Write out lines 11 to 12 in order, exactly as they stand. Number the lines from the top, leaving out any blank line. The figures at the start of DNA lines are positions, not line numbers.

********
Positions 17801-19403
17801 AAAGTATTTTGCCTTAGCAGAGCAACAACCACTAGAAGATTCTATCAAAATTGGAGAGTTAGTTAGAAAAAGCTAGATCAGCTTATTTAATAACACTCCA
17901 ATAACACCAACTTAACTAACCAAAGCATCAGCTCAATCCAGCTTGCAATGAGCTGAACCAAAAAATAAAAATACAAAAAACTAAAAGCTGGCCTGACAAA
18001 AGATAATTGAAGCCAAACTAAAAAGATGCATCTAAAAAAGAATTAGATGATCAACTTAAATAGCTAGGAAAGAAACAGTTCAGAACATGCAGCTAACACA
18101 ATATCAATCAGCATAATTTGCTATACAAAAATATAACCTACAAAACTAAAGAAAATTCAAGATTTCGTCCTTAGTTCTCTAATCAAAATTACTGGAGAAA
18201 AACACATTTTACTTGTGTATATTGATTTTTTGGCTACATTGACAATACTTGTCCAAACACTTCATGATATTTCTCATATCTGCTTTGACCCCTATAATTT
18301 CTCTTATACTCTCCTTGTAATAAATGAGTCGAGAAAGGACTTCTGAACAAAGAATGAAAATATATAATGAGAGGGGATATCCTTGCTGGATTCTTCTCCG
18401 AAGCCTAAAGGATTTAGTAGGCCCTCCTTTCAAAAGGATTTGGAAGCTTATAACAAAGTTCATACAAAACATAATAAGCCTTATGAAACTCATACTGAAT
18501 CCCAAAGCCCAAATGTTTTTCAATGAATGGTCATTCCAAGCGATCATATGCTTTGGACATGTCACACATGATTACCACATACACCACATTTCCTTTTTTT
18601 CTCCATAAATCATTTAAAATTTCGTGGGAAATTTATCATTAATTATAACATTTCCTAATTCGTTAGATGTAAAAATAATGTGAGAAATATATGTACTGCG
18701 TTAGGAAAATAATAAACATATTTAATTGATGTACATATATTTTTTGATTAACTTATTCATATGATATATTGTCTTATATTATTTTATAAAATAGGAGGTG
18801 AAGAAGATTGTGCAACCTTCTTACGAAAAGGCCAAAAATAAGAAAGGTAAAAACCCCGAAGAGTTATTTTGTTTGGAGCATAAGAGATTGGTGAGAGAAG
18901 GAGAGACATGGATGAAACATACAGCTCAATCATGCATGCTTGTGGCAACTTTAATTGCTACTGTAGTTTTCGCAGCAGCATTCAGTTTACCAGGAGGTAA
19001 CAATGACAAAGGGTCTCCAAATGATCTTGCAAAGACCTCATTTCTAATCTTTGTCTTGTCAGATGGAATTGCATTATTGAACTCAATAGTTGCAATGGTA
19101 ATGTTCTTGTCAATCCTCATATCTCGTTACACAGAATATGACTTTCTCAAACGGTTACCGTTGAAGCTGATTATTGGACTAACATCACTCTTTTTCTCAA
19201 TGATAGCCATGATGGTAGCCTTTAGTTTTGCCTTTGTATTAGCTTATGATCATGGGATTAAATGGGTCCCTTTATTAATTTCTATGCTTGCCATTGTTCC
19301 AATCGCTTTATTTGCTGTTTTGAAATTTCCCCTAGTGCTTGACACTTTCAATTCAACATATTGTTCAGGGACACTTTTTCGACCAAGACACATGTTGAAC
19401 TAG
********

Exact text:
18701 TTAGGAAAATAATAAACATATTTAATTGATGTACATATATTTTTTGATTAACTTATTCATATGATATATTGTCTTATATTATTTTATAAAATAGGAGGTG
18801 AAGAAGATTGTGCAACCTTCTTACGAAAAGGCCAAAAATAAGAAAGGTAAAAACCCCGAAGAGTTATTTTGTTTGGAGCATAAGAGATTGGTGAGAGAAG